Hair: The American Tribal Love-Rock Musical with a book and lyrics by James Rado and Gerome Ragni and music by Galt MacDermot is a product of the hippie counterculture and sexual revolution of the late 1960s. Several of its songs became anthems of the anti-Vietnam War peace movement.
The musical’s profanity, its depiction of the use of illegal drugs, its treatment of sexuality, its irreverence for the American flag, and its nude scene caused much comment and controversy. The musical broke new ground in musical theatre by defining the genre of “rock musical”, using a racially integrated cast, and inviting the audience onstage for a “Be-In” finale.
Controversial – Yes! Statement of the times – Yes! If I were doing a time capsule this is one of the films I would include. A snapshot of changing times and a declaration of pride in being who you are and standing up for what you believe.
Hair, the 1979 musical war comedy-drama film is an adaptation of the 1968 Broadway musical Hair: An American Tribal Love-Rock Musical.The film focuses on the lives of two young men in the Vietnam era against the backdrop of the hippie culture, race and class issues of the 1960’s.
Set in the late 1960s, Claude Hooper Bukowski (John Savage) is a naive Oklahoman sent off to see the sites of New York before beginning his enlistment in the US Army. On his arrival, he hooks up with a group of hippies lead by George Berger (Treat Williams) which results in his questioning everything he was brought up to believe.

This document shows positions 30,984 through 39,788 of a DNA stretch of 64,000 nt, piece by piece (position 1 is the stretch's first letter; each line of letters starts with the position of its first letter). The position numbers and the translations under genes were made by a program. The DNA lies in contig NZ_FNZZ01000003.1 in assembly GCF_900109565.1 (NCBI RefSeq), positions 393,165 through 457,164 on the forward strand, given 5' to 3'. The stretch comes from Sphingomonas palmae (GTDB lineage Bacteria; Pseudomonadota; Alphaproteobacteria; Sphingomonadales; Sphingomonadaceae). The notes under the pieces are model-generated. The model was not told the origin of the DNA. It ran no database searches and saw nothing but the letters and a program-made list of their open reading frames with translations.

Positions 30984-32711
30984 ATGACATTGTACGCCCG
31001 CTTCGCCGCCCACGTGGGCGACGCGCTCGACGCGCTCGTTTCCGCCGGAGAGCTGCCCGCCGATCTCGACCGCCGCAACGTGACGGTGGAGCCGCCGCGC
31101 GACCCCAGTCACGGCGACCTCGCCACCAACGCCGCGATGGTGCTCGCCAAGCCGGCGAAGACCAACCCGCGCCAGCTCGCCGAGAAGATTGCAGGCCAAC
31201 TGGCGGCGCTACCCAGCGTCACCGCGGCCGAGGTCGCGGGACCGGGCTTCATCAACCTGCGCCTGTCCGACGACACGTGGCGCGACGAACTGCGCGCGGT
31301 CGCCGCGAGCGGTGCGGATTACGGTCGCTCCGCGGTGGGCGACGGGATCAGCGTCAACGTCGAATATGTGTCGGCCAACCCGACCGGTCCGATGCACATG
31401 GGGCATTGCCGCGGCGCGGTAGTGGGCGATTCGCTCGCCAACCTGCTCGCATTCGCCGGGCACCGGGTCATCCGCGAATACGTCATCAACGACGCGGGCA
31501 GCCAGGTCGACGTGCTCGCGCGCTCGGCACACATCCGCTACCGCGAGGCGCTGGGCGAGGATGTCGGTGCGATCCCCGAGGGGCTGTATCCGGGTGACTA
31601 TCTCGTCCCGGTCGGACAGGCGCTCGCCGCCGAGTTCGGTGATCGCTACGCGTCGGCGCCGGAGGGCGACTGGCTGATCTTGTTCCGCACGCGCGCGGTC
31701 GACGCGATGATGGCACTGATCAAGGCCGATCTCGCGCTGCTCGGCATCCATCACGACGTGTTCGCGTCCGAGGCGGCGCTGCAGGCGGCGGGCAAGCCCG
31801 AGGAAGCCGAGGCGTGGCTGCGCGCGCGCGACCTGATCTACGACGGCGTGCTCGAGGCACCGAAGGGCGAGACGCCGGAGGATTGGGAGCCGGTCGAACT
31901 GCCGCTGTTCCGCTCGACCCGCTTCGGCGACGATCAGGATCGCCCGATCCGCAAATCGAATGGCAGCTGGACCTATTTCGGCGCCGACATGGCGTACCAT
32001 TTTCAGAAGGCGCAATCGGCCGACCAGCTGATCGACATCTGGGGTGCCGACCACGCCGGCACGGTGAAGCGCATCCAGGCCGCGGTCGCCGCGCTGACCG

Claude has to decide whether to resist the draft as his new friends have done or to succumb to the pressures of his parents (and conservative America) to serve in Vietnam, compromising his pacifistic principles and risking his life.
The film was directed by Miloš Forman, who was nominated for a César Award for Best Foreign Film for his work. Cast members include Treat Williams, John Savage, Beverly D’Angelo, Nell Carter, and Charlotte Rae.
Dance scenes were choreographed by the legendary Twyla Tharp and performed by the Twyla Tharp Dance Foundation. The film was nominated for Golden Globe Awards for Best Motion Picture – Musical or Comedy and New Star of the Year in a Motion Picture (for Williams).
These are the social times and political issues I grew up with and I wear my hippie status with pride. The revolution for love, peace, and equality has been hard fought but what we’ve come to realize is that the struggle will always continue.
I think we need to shake the world up again with this eternal message of peace and love. Yes, I’m a “liberal progressive” and I believe love is love, women’s rights are human rights and Black Lives Matter.
Just like in the 60’s these social and equality issues are still pressing. Every time there’s progress, there are those who want to take us back. We must acknowledge these forces and continue the fight for ALL of our rights.
PEACE AND LOVE